May 12, 2005


One of my guests emailed me after the celebration: "Barbara, loved the food last night. kudos to you and the chef...One question: For those of us with somewhat delicate kishkes, I have learned that eating lettuce with beans is supposed to help reduce their gasacious power. I have not done an empirical study. I looked around the table last night for lettuce and saw none...was wondering if you know whether other veggies have the same tamping down the bean power. The ful was...delicious, but I did not eat too much of it. I know you are catering to many special food needs but why not just throw a few green leaves onto the table near a bean dish. Thanks."

So far as I know, lettuce will not do the trick. Here is what I wrote back:

"Thanks! You were reading my mind. I always have greens on the table, but not this time. Never heard about lettuce or greens having that effect--some greens can create gas. But, greens on the table. Absolutely!" Beans are not the only culprit. High fibre foods, especially if you are not used to them, can cause gas. What I do know is that:

Posted by BKG at 04:04 AM | Comments (0)

October 23, 2004


There's a chill in the air. The light is silver. Somehow it seems time for megafood. Spirulina and other seaweeds (I still cannot get myself to call them "sea vegetables"), flax (whole seeds, ground, and oil), walnuts and walnut oil, blackberries (with their seeds), sesame seeds, my own sprouts, lots of leafy greens (so much surface--a blotter for pesticides--which is why organic is so important), steel cut oats, lots of whole grains, pumpkin, and canola, grapeseed, flaxseed, walnut, and olive oils (rich in omega 3), also foods rich in pectin like quince and apple.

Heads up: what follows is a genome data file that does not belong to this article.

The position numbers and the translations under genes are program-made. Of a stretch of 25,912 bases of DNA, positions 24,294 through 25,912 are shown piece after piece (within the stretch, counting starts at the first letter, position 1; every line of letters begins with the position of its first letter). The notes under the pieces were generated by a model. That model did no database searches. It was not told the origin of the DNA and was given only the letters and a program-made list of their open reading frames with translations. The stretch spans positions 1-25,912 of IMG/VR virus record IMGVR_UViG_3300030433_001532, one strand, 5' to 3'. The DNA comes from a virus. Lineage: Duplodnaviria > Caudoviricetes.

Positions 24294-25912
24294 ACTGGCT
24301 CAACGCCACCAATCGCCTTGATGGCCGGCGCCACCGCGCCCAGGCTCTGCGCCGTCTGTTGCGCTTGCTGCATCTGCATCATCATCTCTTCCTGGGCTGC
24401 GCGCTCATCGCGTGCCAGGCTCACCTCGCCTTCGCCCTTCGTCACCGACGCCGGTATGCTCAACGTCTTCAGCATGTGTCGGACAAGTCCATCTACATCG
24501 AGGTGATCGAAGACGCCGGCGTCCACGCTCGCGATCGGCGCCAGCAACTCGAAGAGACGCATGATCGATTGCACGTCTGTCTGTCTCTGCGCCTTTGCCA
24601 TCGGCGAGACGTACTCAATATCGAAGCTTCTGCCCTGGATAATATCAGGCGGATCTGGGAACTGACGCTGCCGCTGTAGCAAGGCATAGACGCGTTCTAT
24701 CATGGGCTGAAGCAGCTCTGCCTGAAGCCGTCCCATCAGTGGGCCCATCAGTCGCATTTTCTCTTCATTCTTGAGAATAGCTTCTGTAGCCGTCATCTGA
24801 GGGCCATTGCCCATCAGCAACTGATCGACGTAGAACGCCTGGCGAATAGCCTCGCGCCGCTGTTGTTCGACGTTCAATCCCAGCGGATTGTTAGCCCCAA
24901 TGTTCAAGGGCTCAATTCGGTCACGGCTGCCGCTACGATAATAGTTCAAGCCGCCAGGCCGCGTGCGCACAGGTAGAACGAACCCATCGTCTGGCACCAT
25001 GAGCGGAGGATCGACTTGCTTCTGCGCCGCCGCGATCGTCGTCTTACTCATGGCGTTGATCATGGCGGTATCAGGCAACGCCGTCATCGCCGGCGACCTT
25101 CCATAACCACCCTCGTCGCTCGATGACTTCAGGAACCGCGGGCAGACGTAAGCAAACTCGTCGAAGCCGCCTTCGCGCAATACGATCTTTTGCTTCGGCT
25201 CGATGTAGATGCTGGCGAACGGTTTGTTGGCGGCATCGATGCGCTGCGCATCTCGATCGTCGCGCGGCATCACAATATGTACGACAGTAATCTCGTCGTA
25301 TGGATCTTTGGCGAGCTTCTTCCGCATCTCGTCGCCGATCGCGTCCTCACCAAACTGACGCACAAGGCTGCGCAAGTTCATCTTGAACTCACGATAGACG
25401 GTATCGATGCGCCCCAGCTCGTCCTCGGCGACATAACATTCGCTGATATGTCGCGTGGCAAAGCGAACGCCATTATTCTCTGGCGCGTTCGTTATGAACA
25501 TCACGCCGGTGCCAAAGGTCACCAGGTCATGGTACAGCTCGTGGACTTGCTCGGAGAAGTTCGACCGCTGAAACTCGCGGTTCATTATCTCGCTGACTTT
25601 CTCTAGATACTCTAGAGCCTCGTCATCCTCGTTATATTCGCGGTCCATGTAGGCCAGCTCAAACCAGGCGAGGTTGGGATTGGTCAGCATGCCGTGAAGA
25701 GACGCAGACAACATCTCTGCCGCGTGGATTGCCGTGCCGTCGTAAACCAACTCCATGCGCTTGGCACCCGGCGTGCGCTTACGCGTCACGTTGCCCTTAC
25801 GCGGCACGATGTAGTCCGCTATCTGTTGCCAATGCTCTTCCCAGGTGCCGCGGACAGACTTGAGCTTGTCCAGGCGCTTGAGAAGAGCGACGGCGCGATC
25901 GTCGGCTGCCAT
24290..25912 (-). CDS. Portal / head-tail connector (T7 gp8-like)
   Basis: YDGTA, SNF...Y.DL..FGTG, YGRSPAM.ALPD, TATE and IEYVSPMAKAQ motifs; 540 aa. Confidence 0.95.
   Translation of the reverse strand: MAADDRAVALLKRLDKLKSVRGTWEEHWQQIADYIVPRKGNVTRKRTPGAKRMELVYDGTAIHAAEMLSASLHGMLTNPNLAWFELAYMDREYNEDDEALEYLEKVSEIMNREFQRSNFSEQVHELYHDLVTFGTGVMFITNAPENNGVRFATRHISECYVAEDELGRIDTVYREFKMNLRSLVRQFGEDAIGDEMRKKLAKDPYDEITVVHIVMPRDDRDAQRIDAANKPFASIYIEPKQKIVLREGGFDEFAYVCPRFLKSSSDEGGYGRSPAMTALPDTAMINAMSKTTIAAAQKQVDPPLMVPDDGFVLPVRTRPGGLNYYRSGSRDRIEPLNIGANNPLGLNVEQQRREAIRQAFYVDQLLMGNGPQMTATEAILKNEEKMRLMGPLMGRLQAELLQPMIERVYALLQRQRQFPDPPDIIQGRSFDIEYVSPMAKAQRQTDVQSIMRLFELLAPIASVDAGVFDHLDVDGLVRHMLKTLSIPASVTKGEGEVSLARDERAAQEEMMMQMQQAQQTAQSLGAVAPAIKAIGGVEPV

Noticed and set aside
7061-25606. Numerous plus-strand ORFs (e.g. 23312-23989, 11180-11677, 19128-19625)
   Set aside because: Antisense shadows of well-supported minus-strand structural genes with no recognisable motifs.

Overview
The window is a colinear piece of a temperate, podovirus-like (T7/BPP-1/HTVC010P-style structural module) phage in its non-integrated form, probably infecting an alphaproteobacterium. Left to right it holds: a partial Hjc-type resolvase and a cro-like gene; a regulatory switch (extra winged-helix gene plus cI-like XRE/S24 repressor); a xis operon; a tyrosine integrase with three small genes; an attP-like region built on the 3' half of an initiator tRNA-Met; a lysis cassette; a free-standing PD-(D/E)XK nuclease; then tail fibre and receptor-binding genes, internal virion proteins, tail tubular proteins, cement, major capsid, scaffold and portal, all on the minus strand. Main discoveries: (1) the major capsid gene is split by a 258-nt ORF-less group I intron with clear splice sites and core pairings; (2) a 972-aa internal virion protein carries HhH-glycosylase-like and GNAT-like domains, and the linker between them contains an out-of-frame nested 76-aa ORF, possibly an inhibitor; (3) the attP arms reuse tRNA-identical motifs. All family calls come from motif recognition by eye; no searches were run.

Posted by BKG at 02:20 PM | Comments (0)

October 22, 2004

Berries, walnuts, and oats

Definitely believe in the whole foods approach, rather than vitamin pills, nutritional supplements, nutriceuticals, and special diets. That said, looking for ways to address our specific health issues, I'm finding the basics of a tailored diet in berries (blackberries), walnuts, oats, soy, whole grains and fresh fruits and vegetables. Fish too, but I worry about the pollutants. So, a vegetarian even vegan approach, especially a truly whole grain diet, would be best. At home, that is the way I cook and what I truly love best, but outside, it is restrictive. Tantamount to being condemned to boring food with few if any choices and in quarantine in so many dining situations, a few of them divine.

Posted by BKG at 01:26 PM | Comments (0)

September 04, 2004

Glycemic index

Max is hypoglycemic and I want steady energy so I've been exploring the glycemic index. We eat hot breakfast cereal, usually oats, and it turns out that slow- cooking steel-cut oats are better than rolled oats and way better than very rolled (quick-cooking) oats, because the body works harder to digest them and they are digested more slowly. In other words, the glycemic index takes into account not only the food proper, but also how it is processed and digested. I buy organic steel-cut oats from the 4th Street Food Co-op. It's cheap at about 70 cents a pound.

Here is the scoop:
"Steel-Cut Oats are whole grain groats (the inner portion of the oat kernel) which have been cut into only two or three pieces. They are golden in colour and resemble mini rice particles. How are they different from Rolled Oats? Rolled oats are flake oats that have been steamed, rolled, re-steamed and toasted. Due to all of this additional processing they have lost some of their natural taste, goodness and texture. What makes Steel-cut Oats so special? Grains are essential to a healthy lifestyle and form the foundation of the food pyramid. Steel-cut oats are inherently full of nutritional value and are high in B-Vitamins, calcium, protein and fiber while low in salt and unsaturated fat. One cup of steel-cut oatmeal contains more fiber than a bran muffin and twice as much fibre as Cream of Wheat." McCann's Irish Oatmeal (Steel Cut Oats)